The Canadian teenagers who led police on a multi-province manhunt after murdering three people in British Columbia died by suicide, officials said Monday.
The Royal Canadian Mounted Police announced the results of an autopsy on Monday after the teens' bodies were found last week. The autopsy confirmed that the bodies were Kam McLeod, 19, and Bryer Schmegelsky, 18, and that they died by self-inflicted gunshots, police said.
The murders of a US woman, her Australian boyfriend, and a Canadian botanist took place in July in northern British Columbia. On Aug. 7, RCMP Assistant Commissioner Jane MacLatchy said officials located the teens' bodies more than a thousand miles away in “very, very dense brush” near the shoreline of the Nelson River in Manitoba.
“There’s obviously a certain amount of relief,” MacLatchy said, adding she hoped this brought closure for the families of the victims and the local communities in the region where the men were hiding.
“It’s huge to be able to, hopefully be able to, give some people an opportunity to exhale,” she said, “and eventually be able to go back to normal and not be afraid of who’s out in the woods.”
Autopsy results made public on Monday revealed that the teens had likely been dead for several days when their bodies were found. Two guns were found at the scene, and authorities are determining if they were also used in the murders.
Canadian investigators had initially treated McLeod and Schmegelsky as missing persons after their vehicle was found burning last month about a mile away from the body of Leonard Dyck, a 64-year-old Vancouver botanist.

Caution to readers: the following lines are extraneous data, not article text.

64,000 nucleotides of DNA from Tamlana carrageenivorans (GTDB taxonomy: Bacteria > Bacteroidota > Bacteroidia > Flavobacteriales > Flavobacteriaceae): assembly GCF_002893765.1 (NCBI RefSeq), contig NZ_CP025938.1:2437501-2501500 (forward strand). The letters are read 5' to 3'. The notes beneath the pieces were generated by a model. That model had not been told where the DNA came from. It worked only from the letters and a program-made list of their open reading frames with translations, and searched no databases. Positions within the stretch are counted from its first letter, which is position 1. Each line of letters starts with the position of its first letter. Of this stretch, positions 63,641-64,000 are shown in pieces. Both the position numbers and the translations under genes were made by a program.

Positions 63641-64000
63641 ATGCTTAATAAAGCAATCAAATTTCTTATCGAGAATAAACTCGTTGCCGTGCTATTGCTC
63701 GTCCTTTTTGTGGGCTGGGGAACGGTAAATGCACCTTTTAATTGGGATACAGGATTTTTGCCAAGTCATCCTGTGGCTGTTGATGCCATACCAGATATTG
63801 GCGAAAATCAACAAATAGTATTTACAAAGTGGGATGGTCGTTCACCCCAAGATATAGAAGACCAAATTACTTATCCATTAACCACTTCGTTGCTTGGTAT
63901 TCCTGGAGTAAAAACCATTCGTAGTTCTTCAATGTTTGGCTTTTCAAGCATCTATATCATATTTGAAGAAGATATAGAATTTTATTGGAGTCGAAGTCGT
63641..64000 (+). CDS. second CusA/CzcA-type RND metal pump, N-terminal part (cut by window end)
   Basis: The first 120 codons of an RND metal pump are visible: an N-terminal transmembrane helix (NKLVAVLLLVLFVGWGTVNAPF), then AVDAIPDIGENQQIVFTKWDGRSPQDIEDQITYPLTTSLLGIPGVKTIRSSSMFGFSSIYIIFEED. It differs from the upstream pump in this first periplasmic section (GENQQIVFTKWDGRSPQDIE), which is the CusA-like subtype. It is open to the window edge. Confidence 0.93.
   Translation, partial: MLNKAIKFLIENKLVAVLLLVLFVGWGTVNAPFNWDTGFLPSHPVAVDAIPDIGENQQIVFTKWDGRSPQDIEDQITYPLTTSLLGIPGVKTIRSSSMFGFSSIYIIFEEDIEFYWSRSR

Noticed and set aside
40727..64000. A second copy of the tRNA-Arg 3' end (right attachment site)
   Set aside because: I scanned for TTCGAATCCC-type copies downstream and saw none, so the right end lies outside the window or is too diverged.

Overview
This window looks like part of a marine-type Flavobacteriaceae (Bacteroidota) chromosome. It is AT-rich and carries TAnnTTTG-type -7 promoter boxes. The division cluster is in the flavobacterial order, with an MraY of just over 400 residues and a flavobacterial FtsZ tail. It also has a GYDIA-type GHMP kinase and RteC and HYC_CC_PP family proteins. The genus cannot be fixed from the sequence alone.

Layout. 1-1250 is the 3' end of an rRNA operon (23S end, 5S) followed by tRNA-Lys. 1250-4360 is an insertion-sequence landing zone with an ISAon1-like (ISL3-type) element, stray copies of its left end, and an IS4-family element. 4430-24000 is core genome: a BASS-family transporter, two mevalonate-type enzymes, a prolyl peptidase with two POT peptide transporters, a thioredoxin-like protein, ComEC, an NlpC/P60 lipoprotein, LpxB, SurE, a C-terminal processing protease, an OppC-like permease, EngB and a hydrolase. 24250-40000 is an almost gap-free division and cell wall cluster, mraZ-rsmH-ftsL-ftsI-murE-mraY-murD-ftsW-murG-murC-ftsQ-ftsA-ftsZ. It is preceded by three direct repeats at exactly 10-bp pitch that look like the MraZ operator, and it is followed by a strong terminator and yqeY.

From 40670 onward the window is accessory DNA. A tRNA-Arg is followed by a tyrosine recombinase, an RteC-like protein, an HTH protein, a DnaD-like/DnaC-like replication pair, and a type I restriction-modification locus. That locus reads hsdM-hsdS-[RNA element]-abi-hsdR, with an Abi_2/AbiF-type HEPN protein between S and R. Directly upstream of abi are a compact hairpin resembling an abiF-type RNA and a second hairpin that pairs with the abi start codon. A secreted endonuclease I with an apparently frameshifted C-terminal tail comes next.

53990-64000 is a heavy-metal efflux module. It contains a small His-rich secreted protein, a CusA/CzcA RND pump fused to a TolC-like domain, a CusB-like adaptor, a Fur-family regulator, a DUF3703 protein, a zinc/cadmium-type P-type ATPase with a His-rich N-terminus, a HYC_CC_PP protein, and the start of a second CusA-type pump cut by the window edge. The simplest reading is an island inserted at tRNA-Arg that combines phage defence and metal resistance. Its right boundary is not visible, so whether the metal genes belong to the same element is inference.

But the two teens were subsequently identified as suspects in Dyck’s death, as well as in the murder days earlier of an American woman and her Australian boyfriend who had been road-tripping in British Columbia.
Chynna Deese, 24, and Lucas Fowler, 23, were found shot dead on a highway near the blue van they’d planned to use to visit Canadian national parks.
News of the couple’s death made headlines in Canada, the US, and Australia, where Fowler’s father is a high-ranking police officer.
Investigators had concentrated their search for the pair in a remote, insect-infested stretch of Canada’s Manitoba province where survival was said to be extremely difficult.
MacLatchy said officers received a break in the case on Aug. 2 when they found unspecified items belonging to the two teens by the shore of the Nelson River, allowing them to narrow down their search area.